Despite various cosmetic companies investing in more sustainable alternatives to shark liver oil (squalane), one expert believes that there are still issues with supply in that some specialised producers are passing off shark squalene as that of the more expensive plant alternative, unbeknownst to the large multinationals.
In a recent presentation; ‘Marine sourcing: opportunities and sustainability challenges’, the founder of Bloom Association, Claire Nouvian informed cosmetics professionals that the industry is the world’s greatest buyer of animal squalene oil and that while some may think that they are investing in plant-based alternatives; “suppliers can mislead as to the nature of the squalane they are selling.”
The main on-going use of animal squalene today is said to be down to financial reasons in that plant squalane (olive oil) is 30 per cent more expensive than that of the moisturizing, non‐greasy substance of the deep sea shark liver (8 to 12 euros per kilo), some of which are now in danger of extinction.
Perhaps not as sustainable as companies think..
A study carried out by Bloom and investigative journalist Romain Chabrol found that around 90 per cent of world shark liver oil production feeds the needs of the cosmetics industry, which corresponds to 2.7 million deep-sea sharks caught every year.
Following blind tests on the products of major cosmetics brands, results showed that companies were sometimes misled by their suppliers; "Although Western cosmetic corporations have taken a sharp turn in favour of plant-based squalane, the industry is still largely supplied by animal squalene.”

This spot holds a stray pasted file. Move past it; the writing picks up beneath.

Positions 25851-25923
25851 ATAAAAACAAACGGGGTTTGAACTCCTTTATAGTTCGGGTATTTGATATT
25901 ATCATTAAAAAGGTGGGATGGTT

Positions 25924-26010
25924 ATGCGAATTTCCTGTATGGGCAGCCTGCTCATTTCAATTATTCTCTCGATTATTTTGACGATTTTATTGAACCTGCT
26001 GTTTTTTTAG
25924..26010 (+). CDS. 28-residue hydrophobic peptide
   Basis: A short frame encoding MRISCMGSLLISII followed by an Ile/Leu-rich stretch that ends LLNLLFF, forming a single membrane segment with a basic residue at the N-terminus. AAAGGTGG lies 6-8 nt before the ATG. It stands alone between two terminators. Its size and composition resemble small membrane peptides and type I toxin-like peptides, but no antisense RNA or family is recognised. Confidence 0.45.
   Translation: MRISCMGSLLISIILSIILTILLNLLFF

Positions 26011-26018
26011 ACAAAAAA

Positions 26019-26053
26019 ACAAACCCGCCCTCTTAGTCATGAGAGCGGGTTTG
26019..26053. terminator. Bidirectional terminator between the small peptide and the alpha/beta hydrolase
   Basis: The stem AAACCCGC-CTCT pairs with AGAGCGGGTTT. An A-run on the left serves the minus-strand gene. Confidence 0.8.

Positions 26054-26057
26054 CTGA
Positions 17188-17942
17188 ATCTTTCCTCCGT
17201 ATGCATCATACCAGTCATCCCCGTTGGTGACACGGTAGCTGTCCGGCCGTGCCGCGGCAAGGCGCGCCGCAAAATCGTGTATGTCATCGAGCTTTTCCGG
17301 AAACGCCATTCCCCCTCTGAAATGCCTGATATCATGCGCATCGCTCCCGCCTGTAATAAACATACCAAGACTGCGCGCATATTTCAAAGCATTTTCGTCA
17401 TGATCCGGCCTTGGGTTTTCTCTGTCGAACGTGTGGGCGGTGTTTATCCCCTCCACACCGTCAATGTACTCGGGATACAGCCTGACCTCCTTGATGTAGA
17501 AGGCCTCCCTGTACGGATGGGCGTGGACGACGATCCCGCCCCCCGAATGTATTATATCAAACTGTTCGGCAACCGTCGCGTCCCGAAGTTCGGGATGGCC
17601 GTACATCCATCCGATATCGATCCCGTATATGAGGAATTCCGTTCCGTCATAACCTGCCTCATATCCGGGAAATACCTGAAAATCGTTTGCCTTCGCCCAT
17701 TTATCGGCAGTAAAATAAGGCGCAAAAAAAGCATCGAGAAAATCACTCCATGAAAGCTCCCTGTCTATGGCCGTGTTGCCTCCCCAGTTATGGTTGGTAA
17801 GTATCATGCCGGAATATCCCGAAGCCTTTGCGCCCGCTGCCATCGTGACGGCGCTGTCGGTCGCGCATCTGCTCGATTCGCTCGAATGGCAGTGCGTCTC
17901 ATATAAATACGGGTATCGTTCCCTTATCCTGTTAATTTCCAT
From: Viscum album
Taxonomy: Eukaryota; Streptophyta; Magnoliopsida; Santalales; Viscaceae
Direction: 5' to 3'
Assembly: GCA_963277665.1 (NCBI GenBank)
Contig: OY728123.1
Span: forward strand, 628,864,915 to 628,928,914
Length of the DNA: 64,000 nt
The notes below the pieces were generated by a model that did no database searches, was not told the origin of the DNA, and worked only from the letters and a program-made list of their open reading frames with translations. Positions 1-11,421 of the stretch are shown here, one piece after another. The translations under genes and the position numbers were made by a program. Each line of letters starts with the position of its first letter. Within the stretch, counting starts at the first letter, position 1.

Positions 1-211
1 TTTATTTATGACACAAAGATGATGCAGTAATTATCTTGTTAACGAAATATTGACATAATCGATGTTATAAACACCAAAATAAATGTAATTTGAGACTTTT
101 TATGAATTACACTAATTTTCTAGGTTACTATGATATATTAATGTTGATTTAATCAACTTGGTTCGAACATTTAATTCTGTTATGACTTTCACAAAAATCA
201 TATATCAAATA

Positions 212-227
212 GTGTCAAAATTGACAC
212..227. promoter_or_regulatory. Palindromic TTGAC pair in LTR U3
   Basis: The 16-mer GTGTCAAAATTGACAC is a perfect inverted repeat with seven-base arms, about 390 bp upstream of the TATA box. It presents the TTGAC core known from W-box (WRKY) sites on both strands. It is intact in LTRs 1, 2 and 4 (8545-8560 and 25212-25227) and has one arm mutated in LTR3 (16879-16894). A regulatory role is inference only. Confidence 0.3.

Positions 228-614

In regards to regulation, Nouvian tells CosmeticsDesign-Europe.com that although steps have been taken by the European Union to ban targeted deep‐sea shark fisheries back in 2010, the move away from waters subject to those regulations is still ideal for unscrupulous fleets; offering a cheap workforce, no social protection, weak or in existent regulations or enforcement.
"Current labeling regulations do not demand that the origins of the squalane be indicated (Council Directive 76/768/EEC), therefore consumers willing to buy ethical products cannot choose creams containing only plant based squalane simply because the labelling norms for cosmetics do not demand differentiation between squalane of different origins."
In light of these findings, Nouvian tells this publication that the cosmetics industry can get on top of the matter by insisting that blind and random tests of squalane be carried out, as this will put pressure on suppliers to stand by where they are saying the squalane comes from.
"Lobbying the EU commission to get specification of origin required on labeling and trade code, and / or communicating with consumers will also be a huge help in clearing up these matters," she concludes.
The founder of Bloom Association presented a talk on this matter at the Sustainable Cosmetics Summit , in Paris last week.